I spent the weekend hosting Matthew Miller, Features Editor for Islands Magazine (http://www.islands.com/). Saturday we spent the day with two birdwatching guests at Hakalau National Wildlife Refuge and were treated to glorious weather and cooperative birds. I found my first mixed-species feeding flock of the season allowing great views of Akepa, Hawaii Creeper, and a female Akiapolaau. Sunday found me meeting Matthew at the crack of dawn at the Puu Huluhulu parking area—we planned to hike the summit of Mauna Loa via the Mauna Loa Observatory access Summit Trail. After a quick bit of breakfast we drove up to the 11,300’ elevation, geared up and took off on the 12 mile, 4,000’ elevation gain/loss roundtrip.
Hiking the summit of Mauna Loa takes it out of you in two ways. First, six miles over rough, sharp, crack-ridden, uneven, bare lava is a perfect recipe for blisters, turned ankles, trips, and falls. You basically need to watch every step you make along the way. And the miles seem much longer on the lava. Secondly, doing a day hike up from 11,000 to 13,677 feet, after you’ve driven up from sea level, guarantees that the altitude will get you. Headache, light-headedness, dizziness, muscle fatigue, and shortness of breath were our companions for much of the hike. Plus, around 12,000 feet the wind shifted and brought a visible haze of vog to the summit. Not only were we breathing about 40% less oxygen, what little air we were getting was laced with sulphur-dioxide! Both of us were hurting pretty good by 12,500 feet. Me especially.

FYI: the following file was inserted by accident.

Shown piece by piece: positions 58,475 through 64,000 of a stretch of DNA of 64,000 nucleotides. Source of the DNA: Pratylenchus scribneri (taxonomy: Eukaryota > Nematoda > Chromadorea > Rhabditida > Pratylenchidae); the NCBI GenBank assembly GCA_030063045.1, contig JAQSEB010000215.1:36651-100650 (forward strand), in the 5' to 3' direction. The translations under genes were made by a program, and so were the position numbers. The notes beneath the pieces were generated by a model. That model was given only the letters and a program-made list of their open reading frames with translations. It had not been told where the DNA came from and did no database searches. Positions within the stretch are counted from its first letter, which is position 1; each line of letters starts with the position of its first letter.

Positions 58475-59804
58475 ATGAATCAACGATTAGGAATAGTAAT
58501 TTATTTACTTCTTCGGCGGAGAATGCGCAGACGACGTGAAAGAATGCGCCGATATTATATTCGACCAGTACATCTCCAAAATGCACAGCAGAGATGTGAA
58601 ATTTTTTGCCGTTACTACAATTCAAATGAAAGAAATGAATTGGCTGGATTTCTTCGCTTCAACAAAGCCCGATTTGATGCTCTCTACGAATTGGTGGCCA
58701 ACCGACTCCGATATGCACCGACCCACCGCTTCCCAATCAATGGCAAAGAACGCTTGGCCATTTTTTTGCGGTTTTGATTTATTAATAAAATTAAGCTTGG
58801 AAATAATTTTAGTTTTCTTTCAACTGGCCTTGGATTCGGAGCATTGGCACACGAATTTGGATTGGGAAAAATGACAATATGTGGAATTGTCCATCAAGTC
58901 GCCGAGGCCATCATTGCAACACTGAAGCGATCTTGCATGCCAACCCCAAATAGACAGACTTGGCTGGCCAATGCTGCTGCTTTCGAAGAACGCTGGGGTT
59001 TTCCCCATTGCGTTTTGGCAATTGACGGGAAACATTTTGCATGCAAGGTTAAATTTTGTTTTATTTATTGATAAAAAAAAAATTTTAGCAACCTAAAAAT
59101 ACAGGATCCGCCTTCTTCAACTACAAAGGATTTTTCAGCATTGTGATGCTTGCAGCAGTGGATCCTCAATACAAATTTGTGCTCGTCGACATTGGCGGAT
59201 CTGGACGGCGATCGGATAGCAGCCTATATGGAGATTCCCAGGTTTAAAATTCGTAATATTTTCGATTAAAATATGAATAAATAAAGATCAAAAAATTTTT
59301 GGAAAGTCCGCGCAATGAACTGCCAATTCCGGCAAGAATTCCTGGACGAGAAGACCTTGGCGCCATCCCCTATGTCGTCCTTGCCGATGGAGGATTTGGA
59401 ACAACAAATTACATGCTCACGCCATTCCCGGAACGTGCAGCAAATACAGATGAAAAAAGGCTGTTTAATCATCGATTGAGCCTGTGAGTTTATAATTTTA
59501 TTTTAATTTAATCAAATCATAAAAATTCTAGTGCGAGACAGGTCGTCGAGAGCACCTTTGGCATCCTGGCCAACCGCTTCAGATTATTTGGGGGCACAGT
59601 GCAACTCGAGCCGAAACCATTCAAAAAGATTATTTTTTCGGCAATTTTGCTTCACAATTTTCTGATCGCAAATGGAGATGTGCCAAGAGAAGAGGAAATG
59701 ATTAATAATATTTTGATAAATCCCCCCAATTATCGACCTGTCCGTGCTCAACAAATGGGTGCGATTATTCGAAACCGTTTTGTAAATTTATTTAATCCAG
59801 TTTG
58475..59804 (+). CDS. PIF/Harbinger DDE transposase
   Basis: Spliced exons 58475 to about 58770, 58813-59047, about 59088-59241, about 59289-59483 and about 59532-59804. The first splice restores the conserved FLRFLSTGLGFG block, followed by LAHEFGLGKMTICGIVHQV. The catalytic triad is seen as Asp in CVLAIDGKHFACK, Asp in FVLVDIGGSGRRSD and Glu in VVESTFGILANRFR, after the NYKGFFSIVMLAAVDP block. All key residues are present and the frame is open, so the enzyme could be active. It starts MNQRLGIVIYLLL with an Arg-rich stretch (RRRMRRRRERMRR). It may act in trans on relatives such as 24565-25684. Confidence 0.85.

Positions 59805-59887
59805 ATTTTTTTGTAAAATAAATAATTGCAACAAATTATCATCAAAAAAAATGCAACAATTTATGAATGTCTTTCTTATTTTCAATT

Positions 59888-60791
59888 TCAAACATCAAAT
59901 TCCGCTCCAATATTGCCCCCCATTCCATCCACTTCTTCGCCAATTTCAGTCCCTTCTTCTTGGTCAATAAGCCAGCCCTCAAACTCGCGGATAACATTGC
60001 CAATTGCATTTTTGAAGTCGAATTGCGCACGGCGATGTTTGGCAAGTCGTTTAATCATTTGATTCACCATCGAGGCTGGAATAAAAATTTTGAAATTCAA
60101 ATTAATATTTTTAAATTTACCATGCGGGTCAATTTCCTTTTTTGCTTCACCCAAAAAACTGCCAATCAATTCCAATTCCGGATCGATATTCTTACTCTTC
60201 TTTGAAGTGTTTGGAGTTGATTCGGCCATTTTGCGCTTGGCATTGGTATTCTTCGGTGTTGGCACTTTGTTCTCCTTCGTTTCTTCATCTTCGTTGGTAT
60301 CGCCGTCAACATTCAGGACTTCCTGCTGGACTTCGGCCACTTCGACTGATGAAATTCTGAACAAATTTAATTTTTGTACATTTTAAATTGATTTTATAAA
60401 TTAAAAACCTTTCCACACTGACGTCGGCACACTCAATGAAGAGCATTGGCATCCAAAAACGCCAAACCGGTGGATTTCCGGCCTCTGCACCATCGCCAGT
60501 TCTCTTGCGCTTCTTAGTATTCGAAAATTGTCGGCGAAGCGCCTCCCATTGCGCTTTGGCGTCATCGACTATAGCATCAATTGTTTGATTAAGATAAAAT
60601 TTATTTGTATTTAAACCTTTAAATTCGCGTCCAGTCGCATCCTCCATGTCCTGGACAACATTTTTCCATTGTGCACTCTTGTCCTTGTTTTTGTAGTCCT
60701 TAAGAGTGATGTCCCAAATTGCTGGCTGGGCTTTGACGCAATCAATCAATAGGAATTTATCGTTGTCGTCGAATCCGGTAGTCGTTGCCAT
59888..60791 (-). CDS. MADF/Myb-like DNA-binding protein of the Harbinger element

We finally made the summit just at our absolute turn around time. We averaged one mile an hour to the top—not a record pace. As I approached the summit ahu, I thought, “This is the last time I’m doing this.” I think I’ve said the same thing the last few times I’ve been to the summit. Our hike down was easier but pretty tough. Rubbery legs, a giant big-toe blister, and headache made for a brainless robotic descent.
Despite the arduousness of the hike, it’s a trek that’s well worth it. The challenging conditions combined with the beauty of the lava formations, the absolute silence, and the magnificent view of Mokuaweoweo caldera make it a world-class walk. At the summit upon first viewing the caldera Matthew declared, “You know what, I think it’s more impressive than the Grand Canyon.” Maybe he felt that way because of the tough going getting there or the hypoxic condition of a brain at nearly 14,000 feet. But no matter what you compare it to, standing on top of the world’s largest volcano is definitely an awe inspiring experience. Despite my summit vow, I imagine if someone asks in the future and I’ve got the time (and my big-toe blister has healed), I’ll find myself hypoxic at the edge of Mokuaweoweo atop Mauna Loa.
If you’re interested in learning more about Mauna Loa visit this site: http://hvo.wr.usgs.gov/maunaloa/ or check out my essay on Mauna Loa here: https://www.hawaii-forest.com/natural-history/essays/1998-11.asp
Posted by Rob Pacheco at 7:01:53 PM in Blogs by Rob Pacheco, HFT Founder (16) | Comments (0)